“I don’t know,” he lowered his stick, “men about, police by the looks of things, poking about in them woods with sticks and dogs, Mitsy were scared witless,” he tugged on the string so that the little dog with shivering legs looked up at him with blinking dark eyes and twitching black nose, “weren’t you?” he asked her, and she sat down in response, “I’d take the long way round if I were you, down by the river,” he pointed again with his stick in a more Westerly direction, where the fields hid the pathway that nobody but the locals expected, down to where The River Ouse abruptly sliced the landscape, small, snakelike and startlingly silver.
“Thank you,” Nancy gave their thanks as her own, quiet, unusually so for her, still looking in the direction of the woods that seemed all but a mist and smudge of grey on the horizon, “thank you,” she said again, suddenly realising her manners, turning, smiling, and realising he had already begun his shuffling stoop back on his way.
“Which way?” Letty asked, narrowing her eyes, like Nancy had, looking to the trees, seeing only what was perhaps her imagination moving between the trees.
“The river,” Tabatha said, “I know the way, Mrs Everland showed me the other day when we were foraging.”
Nancy looked at her in the sceptical way she had inherited from her school mistress mother, “foraging for what?” She asked, not yet quite convinced of Mrs Everland’s innocence.
“Mushrooms,” Tabatha said, already setting off, Constance’s hand still neatly tucked into the crook of her elbow, “and wild garlic,” she added, when Nancy and Letty began, begrudgingly, to follow.
“I thought she couldn’t cook?” Nancy asked as they turned down the lane in between the fields, the grass and the odd uncut blade of uncut wheat that brushed the backs of their knees.
“She can’t,” Tabatha and Constance stepped over a rabbit hole in unison, “but she does try,” she glanced briefly back at Nancy’s screwed up face, her feet wet inside her shoes from the grass, Letty trailing along behind her, “and the garlic was for a remedy she made, it has antibacterial properties,” she glanced again at Nancy, enjoying, fleetingly, the knowledge that when it came to Mrs Everland, she was the expert, as much as one could be, after knowing her only for a week.
“Sounds like witchcraft to me,” Letty said from the back, breathless and pale, unused to walking for longer than the time it would take to step from a London doorway to a carriage, but neither girl replied, they merely stopped, in a line, stopped without thinking, the grass in its dew-lit glory melted away to sand-coloured grit shot through with the glint of splinters of quartz and feldspar, and the water, flat, calm, both grey and silver, gold and white, sparkling beneath clouds that reflected the day in the cool of the water that ran, seemingly unmoving beneath the old stone bridge they would cross on their way to school.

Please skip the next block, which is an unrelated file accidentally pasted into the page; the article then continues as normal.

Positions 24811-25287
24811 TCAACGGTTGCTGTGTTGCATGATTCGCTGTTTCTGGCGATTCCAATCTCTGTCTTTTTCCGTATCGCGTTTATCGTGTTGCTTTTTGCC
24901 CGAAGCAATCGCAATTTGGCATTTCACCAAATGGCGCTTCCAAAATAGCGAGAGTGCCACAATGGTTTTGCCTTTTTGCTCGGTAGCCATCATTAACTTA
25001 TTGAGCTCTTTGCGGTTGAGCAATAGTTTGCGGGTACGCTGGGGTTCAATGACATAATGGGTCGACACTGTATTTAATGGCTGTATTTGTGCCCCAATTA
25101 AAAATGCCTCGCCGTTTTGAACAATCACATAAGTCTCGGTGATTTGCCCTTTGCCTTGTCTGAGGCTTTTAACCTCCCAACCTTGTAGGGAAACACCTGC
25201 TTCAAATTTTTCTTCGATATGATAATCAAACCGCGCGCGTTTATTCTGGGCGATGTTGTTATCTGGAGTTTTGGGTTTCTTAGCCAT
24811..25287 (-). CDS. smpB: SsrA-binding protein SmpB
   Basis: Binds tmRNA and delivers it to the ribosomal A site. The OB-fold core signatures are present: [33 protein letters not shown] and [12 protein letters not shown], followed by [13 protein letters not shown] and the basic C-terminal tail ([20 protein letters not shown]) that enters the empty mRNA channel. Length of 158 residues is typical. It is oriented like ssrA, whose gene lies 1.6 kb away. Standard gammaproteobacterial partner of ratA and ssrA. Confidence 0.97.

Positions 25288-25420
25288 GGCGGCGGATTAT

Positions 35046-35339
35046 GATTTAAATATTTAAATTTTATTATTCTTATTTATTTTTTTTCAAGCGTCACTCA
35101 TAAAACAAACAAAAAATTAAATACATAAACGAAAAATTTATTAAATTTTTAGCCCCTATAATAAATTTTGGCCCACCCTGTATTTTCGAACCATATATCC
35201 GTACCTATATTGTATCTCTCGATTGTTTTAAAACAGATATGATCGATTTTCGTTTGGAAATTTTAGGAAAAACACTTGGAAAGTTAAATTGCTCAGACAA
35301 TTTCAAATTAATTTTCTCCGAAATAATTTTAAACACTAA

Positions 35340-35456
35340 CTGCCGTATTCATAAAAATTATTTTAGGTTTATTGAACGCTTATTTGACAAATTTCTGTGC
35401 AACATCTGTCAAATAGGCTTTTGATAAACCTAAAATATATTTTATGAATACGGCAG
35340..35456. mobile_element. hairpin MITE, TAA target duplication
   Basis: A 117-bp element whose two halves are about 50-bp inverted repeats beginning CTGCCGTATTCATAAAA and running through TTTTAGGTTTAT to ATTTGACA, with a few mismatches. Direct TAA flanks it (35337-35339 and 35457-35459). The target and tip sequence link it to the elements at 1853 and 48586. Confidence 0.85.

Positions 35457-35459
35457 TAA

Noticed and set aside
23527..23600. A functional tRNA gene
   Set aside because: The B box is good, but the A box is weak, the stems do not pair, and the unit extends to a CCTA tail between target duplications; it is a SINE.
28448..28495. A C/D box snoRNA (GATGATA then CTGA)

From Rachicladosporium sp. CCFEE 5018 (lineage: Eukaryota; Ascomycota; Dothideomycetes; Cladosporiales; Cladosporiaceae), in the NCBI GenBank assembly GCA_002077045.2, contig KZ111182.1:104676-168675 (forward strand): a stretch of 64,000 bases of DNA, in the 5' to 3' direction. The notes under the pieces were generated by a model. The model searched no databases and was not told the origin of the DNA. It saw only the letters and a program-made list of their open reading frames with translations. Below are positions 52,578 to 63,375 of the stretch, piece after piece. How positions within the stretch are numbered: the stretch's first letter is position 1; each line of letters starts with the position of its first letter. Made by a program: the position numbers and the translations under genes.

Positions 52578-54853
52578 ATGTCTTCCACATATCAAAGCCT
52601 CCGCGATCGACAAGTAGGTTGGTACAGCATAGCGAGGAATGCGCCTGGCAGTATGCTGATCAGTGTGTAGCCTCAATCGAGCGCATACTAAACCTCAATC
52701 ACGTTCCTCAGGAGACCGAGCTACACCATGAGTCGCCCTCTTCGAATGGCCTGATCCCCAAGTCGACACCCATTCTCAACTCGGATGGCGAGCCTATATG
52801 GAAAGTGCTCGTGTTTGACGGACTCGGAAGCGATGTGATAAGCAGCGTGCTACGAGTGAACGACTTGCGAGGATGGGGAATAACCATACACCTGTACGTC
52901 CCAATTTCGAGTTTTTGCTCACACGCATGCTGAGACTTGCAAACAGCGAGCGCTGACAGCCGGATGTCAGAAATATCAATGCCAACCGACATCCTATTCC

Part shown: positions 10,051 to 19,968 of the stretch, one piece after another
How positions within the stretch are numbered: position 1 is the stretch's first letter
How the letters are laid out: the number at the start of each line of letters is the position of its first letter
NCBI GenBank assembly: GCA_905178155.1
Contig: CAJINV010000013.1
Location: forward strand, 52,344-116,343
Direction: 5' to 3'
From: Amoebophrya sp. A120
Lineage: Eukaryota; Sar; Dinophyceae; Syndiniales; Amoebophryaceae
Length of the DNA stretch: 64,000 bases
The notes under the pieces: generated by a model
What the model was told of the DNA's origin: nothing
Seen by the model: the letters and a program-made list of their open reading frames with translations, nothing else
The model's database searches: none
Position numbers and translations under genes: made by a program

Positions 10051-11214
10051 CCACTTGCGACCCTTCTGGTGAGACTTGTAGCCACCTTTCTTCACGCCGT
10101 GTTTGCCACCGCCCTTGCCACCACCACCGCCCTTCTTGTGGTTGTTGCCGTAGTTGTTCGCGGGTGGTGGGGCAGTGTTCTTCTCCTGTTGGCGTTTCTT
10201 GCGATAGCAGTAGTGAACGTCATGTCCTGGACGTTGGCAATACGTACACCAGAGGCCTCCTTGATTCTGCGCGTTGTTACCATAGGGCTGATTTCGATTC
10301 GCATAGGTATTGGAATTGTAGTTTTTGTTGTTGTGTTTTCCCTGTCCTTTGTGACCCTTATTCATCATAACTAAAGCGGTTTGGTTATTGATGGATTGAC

“What’s that?” Letty asked, after a moment of silence where the air that smelled of fresh-cut grass and the early morning smell of the Earth warming held them, suspended within that moment.
“What?” Constance asked, quietly, not wanting to break the stillness.
Letty moved further down the slope toward the river, “that,” she pointed to what looked like the ebb and flow of fabric the same colour as both the water and the sky.
In silence, they followed Letty, Nancy just behind her, the soft bump-bump of four school satchels and the scuff of shoes on dry gravel and grit, the gentle lap of the water and the cheerful twittering of the birds the only sounds in this Rodmell morning.
“What is that?” Nancy asked, and Letty stopped, now only feet from the puckering fabric blooming and fading and blooming again from where the old tree branches and sticks had dammed up a corner beneath the bridge, then, slowly, ever so slowly, the colourless white of a hand, a knuckle, the glance of a gold wedding band on a finger swollen and water-logged, and the thin, long ripples that caught, not the fragile spindles of newly snapped twigs from the trees, but the grey-brown of hair that pulled and shimmered, and from somewhere in the near distance, from above, on the outskirts of the forest, a mans voice called, “Virginia?” in a voice that had called for too long.
That evening, in silence, Tabatha and Mrs Everland picked Alstromeria in the garden, the flowers of friendship, love, strength and devotion, of silent mutual support, and the ability to help each other through the trials and tribulations of life.
They picked one of each colour, and she set them in the window in an old enamel jug, in the dying light of day, for Orlando, for Mrs Dalloway.
For Virginia Woolf.